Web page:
- Shopping Bag ( 0 items )
From the Publisher
"In this ambitious and thought-provoking study, Dwight A. McBride places representative black-authored texts spanning the late eighteenth to the mid-nineteenth centuries "in conversation with canonical Romantic authors and their tropes" to answer the fundamental intellectual question the work poses, "What does it mean for a slave to bear witness to, or tell the 'truth' about slavery?’”
-The Journal of American History,
"Dwight McBride's Impossible Witnesses is the most sophisticated treatment I have read of the slaves bearing witness to the truth of their condition. He teases out complexity and depth heretofore overlooked. Don't miss this important text."
"His rich volume takes up the complex and strategic discourses that circulated around the truth of slave testimony....actively engaging."
"A necessary and compelling work which will expand and sharpen abolitionist scholarship."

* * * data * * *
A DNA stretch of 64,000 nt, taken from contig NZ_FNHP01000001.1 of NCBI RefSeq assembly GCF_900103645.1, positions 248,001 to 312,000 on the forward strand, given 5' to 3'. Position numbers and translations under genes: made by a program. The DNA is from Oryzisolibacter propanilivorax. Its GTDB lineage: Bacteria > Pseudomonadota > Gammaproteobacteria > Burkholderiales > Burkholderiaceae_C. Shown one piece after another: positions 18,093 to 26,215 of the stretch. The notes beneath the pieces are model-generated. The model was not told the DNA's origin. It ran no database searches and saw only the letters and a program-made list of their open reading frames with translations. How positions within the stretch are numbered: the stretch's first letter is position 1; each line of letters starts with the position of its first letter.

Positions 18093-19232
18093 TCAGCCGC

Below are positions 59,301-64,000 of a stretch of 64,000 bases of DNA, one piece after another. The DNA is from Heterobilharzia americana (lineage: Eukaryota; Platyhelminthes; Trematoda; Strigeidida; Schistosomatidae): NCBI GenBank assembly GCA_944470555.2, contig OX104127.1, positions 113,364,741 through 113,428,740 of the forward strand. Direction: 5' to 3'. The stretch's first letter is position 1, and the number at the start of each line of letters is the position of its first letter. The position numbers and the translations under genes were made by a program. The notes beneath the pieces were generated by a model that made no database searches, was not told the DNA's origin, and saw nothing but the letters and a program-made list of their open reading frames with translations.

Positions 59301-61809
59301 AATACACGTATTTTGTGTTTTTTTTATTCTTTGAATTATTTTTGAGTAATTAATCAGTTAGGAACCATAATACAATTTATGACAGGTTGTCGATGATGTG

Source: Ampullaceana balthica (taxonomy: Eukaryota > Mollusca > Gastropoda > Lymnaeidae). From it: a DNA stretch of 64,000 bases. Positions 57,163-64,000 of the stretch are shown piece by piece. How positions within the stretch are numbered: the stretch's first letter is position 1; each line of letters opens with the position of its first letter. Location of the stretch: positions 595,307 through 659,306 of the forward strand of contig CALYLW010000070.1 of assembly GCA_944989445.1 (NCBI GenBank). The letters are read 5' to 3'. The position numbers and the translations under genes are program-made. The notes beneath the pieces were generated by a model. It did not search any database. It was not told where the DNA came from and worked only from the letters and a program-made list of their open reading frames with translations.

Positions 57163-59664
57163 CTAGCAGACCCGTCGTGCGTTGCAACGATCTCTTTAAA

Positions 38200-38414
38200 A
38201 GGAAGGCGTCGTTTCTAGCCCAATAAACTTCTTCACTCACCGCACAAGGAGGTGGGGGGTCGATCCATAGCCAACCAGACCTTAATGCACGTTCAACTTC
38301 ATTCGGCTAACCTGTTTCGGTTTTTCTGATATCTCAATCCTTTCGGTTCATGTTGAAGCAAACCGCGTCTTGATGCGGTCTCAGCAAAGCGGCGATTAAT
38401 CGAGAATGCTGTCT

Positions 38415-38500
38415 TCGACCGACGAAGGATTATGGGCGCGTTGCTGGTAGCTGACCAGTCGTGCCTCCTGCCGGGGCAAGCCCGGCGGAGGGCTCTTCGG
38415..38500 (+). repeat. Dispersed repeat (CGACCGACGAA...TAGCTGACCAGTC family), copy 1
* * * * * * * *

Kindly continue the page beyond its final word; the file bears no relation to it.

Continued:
"The globalization of culture makes increasingly apparent that the slave trade and its resulting exfoliation of cultural forms, both in the Americas and in Europe, were constitutive elements for the postcolonial and diasporic literatures of later days. In this respect and others, Impossible Witnesses describes a fascinating interplay between the Anglo-American history of slavery, British Romanticism, and African American literature, and constitutes an important addition to recent scholarship on the black Atlantic."
-Eric J. Sundquist,Dean of Weinberg College of Arts & Sciences, Northwestern University